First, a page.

The Interregnum - review

by Ryan J Holder / 08 April, 2016
Is New Zealand’s political settlement fraying at the edges? A group of young Kiwis offer their views.
TPP protests convinced the book’s editor that New Zealand is straying into the interregnum. Photo/Getty Images
TPP protests convinced the book’s editor that New Zealand is straying into the interregnum. Photo/Getty Images


In his critique of Paul Mason’s Postcapitalism, writer Douglas Murray observed that it is in the nature of book publishing for any given subject to be presented as the end of something, the birth of something or the rise or fall of something. But he forgot one: the stormy in-between of something.

The Interregnum is a collection of essays by several promising young New Zealanders, self-described “voices of a new generation”, with the premise that neoliberalism’s facade is starting to fade and people are beginning to notice. This is apparently evident in the rise of populist parties around the globe. The surprisingly large protests against the Trans-Pacific Partnership (TPP) signing have convinced editor Morgan Godfery, a trade unionist and writer, that this country is also ­straying into the interregnum, with all Antonio Gramsci’s accompanying “morbid” symptoms.

But just what is this neoliberalism that is under threat from Jeremy Corbyn, Ukip, Black Lives Matter, Donald Trump, the Greek party Syriza and the National Front? The best definitions on offer present it as an “almost religious devotion” to the free market, whose “articles of faith” consist of privatisation, deregulation, liberal trade and investment policies and cuts to public spending. And what are the morbid symptoms?

Andrew Dean kicks things off with a survey of our declining public sphere in the wake of neoliberal restructuring and broadcasting deregulation. He uses the knee-jerk reactions to Eleanor Catton’s comments about our “profit-obsessed, very shallow” politicians as a platform to decry the shackles on reasoned public debate. But were the original comments really the nuanced, eloquent opening to debate that Dean imagines them to have been?

Wilbur Townsend’s injection of irony in “Reimagining the Economy” comes as a relief. He assumes robots will take over a large portion of our jobs and suggests in response socialised ownership of production and a universal income. They might sound like far-fetched ideas, until you recall that the Labour Party is considering the latter proposal.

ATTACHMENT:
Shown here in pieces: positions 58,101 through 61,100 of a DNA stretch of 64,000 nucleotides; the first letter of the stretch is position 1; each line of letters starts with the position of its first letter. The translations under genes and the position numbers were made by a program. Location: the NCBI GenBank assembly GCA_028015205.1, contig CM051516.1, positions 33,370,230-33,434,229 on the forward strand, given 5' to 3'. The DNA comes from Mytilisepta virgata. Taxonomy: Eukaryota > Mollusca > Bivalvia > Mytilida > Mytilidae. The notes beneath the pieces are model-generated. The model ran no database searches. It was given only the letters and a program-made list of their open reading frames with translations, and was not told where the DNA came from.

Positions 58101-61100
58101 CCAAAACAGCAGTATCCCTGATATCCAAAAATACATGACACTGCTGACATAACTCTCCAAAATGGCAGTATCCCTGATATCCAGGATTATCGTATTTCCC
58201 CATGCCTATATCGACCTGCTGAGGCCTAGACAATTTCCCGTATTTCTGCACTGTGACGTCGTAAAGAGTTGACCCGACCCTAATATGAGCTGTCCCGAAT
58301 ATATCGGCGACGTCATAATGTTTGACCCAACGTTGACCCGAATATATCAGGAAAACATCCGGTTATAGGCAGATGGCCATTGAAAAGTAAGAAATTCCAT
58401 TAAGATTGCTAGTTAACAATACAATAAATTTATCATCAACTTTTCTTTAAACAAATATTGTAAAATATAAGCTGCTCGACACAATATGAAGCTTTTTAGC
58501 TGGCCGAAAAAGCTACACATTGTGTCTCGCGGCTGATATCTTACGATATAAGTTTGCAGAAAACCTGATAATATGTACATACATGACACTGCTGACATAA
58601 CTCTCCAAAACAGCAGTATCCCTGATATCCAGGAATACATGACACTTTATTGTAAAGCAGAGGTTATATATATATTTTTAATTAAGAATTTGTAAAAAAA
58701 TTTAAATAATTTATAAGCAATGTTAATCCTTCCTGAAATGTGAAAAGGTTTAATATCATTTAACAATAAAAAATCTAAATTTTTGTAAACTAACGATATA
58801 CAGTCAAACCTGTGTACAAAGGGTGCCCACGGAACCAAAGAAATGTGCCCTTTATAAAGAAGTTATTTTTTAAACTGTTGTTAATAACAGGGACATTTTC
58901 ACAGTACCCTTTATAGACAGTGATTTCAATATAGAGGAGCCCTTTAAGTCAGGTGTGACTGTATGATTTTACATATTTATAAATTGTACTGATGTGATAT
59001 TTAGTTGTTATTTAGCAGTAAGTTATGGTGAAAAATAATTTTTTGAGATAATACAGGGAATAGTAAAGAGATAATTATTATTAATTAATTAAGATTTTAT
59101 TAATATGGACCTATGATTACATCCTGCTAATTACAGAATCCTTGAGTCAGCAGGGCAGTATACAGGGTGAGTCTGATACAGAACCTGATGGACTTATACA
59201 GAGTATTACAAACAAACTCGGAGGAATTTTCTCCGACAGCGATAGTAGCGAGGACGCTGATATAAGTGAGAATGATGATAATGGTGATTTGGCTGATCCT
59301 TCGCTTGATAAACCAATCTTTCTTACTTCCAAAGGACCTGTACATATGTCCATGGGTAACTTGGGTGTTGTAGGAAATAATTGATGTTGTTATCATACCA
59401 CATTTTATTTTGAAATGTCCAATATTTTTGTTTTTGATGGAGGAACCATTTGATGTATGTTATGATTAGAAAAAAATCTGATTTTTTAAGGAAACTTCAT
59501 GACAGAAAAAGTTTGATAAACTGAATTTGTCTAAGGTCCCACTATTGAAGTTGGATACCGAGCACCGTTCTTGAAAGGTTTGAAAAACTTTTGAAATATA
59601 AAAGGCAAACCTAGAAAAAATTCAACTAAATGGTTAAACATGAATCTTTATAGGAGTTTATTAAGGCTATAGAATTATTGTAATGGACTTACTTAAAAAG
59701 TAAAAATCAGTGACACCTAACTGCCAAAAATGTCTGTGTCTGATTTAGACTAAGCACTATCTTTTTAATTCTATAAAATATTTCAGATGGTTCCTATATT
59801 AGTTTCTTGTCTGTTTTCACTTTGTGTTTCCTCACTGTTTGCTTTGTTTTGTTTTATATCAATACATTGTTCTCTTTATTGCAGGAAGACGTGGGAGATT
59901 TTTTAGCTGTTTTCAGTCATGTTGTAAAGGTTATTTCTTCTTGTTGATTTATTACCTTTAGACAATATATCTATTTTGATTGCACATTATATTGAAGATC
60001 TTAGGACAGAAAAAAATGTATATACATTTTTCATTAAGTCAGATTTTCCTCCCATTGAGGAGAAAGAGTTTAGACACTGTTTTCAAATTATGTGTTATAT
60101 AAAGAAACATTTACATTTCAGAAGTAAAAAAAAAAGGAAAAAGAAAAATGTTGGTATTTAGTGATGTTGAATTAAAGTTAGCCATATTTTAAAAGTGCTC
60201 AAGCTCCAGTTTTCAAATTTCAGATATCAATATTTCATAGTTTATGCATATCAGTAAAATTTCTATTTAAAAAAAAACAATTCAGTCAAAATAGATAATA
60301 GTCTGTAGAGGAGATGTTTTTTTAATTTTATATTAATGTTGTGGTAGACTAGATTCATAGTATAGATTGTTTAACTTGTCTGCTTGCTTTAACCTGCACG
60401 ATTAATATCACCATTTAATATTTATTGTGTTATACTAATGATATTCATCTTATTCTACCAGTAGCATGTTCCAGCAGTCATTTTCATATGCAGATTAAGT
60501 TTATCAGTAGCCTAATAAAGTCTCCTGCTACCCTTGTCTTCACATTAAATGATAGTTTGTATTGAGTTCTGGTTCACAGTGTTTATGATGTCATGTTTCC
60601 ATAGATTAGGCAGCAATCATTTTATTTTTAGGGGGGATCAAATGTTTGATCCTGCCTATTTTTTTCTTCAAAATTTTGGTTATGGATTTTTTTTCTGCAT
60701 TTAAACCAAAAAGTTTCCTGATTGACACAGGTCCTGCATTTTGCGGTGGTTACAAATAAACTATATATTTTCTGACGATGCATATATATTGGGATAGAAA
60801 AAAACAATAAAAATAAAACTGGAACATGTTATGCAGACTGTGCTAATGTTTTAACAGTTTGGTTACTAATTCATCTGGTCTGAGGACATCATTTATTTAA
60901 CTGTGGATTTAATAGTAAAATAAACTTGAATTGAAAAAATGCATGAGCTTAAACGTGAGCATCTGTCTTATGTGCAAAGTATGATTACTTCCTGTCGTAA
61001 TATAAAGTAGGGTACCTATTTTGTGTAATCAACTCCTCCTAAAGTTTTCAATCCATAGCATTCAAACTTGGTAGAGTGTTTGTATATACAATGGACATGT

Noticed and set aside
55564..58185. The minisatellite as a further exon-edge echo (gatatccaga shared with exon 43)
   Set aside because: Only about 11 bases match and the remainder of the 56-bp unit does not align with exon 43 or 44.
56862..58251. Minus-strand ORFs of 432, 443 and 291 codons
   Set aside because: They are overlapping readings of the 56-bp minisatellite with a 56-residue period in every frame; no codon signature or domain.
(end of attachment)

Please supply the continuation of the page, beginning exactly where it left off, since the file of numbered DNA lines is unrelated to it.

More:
In “Welfare and Precarious Work”, Chloe King writes with unconcealed anger about the devastating effects of benefit cuts and increasingly precarious work. Then there’s the 48-page re-application form that stonewalls thousands more.

Irony of another sort returns in Daniel Kleinsman’s essay on Pope Francis’ ­teachings as explicated in Laudato si’. The encyclical is a moving call to arms against climate change, but also has lessons on global interconnectedness that are a useful guide to morality. Even though we are promised a faith-free deal, one gets the sense that something towers overhead. After the derision directed towards blind faith when invested in the market, Kleinsman’s “Religion and the Real World” seems particularly out of place.

Max Harris believes a polity with more love will help raise people out of loneliness and refresh our sickly political language (said to be a symptom of neo­liberalism, although I’m sure George Orwell’s Politics and the English Language was around before Rogernomics). Just how, we’re not really told. Doubters might also argue that love and empathy are among the most easily manipulated feelings of all, not far behind fear and hatred.

This is a hopeful book, which makes the constant talk about how ineffectual writing about change can be especially strange. These are bright young – often previously published – authors lamenting the inaccessibility of the public sphere. This skittering between optimism and impotence could be seen as a symptom of a much more peculiar phenomenon: that the political consensus in New Zealand does not appear to be fraying. John Key sits at popularity levels unheard of in international politics and might even be heading for another term. Outside the TPP uproar, where are our populist movements?

The Interregnum might have been better prepared to solve this conundrum if it had included opinions from a broader range of people. That might have truly represented the voices of a new generation.

THE INTERREGNUM, edited by Morgan Godfery (BWB Texts, $14.99)

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